Should Scotland still want Nato membership, the paper said the four nuclear-powered, ballistic missile armed submarines (SSBNs) would have to stay on the Clyde for up to 20 years.

Faslane.

When calculating how much an independent Scotland could charge the rest of the UK to keep Trident on the Clyde, the paper estimated that building a new base for the deterrent would cost £2bn. It also noted that £500m had been invested in Faslane in 2015 to establish a “submarine centre of excellence”.

The authors argued it would be reasonable for the rest of the UK to avoid replicating the recent investment in the Clyde and suggested rental of £200m per year for the “short to medium term”.

They noted that others had suggested an “overly ambitious” annual fee, but concluded such an approach was not credible.

“We believe it therefore to be a more pragmatic course of action for the rest of the UK Government to be prepared to pay up to £200 million per annum to retain Trident on the Clyde in an independent Scotland until other facilities are made ready,” they said.

The options for RAF Lossiemouth

When it came to RAF Lossiemouth, the paper noted it was one of only two main operating bases for the Eurofighter Typhoon FGR4 and was Scotland’s only operating flying RAF station.

Also operating from the base were Norwegian and US Poseidon aircraft. Claiming an independent Scotland would be unable to afford jet fighters, it argued the rest of the UK would still want secure airspace to the north.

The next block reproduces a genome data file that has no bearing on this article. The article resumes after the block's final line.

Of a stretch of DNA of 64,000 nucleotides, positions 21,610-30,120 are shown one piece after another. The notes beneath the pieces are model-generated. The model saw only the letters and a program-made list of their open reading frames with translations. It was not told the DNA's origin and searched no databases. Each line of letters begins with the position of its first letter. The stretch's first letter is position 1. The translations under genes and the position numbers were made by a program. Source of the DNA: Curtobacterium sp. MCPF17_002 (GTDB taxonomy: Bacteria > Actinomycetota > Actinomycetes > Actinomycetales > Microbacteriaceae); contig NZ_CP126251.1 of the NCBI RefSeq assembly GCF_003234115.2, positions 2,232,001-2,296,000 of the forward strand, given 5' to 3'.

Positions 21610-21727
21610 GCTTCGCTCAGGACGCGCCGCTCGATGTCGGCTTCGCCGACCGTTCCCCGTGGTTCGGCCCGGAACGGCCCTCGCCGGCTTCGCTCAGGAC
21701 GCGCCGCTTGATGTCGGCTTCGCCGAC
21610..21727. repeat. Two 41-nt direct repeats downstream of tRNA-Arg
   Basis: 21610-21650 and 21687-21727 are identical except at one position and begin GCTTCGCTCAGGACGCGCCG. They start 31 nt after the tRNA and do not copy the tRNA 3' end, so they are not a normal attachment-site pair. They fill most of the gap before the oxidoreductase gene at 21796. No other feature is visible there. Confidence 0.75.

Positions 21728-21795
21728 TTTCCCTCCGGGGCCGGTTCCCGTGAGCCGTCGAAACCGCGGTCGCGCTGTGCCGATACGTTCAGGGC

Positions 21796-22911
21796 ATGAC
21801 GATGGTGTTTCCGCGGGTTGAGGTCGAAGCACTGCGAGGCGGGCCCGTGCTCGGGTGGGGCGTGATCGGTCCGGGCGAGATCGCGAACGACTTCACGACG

“An answer might be, accordingly, that an independent Scotland might lease out all or some of the facilities at Lossiemouth to the RAF and/or Nato so they can continue to pursue their interests from there.

“Arguably Lossiemouth is already halfway towards becoming a de facto Nato airbase so why not go the whole hog and formalise the arrangement between the Scottish Government, the UK Government, and Nato?” the document said.

A Typhoon at RAF Lossiemouth.

The authors calculated that with this approach the base would continue to sustain nearly 4,500 jobs across Scotland and generate some £300m in Gross Value Added (GVA) each year to the Scottish economy.

A further £700m of economic impact to the economy would accrue from sustaining an independent Scottish Defence Force plus the economic benefits of other Scottish bases, like Faslane, being used by the rest of the UK and Nato.